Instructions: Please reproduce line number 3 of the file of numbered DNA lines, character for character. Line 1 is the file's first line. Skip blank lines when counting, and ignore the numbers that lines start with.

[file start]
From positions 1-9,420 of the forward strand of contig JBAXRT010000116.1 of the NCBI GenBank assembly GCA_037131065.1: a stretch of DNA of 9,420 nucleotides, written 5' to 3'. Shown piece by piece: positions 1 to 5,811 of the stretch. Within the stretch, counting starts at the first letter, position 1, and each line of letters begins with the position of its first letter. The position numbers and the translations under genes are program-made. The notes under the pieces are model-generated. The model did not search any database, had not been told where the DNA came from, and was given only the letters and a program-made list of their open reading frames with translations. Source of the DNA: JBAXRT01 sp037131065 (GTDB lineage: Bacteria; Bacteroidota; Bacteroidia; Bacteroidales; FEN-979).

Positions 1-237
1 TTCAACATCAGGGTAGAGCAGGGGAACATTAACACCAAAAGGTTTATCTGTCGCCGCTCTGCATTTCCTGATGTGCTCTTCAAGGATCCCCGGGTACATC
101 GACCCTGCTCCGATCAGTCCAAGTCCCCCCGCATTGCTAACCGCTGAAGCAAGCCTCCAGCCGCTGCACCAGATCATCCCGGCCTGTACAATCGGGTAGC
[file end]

1 TTCAACATCAGGGTAGAGCAGGGGAACATTAACACCAAAAGGTTTATCTGTCGCCGCTCTGCATTTCCTGATGTGCTCTTCAAGGATCCCCGGGTACATC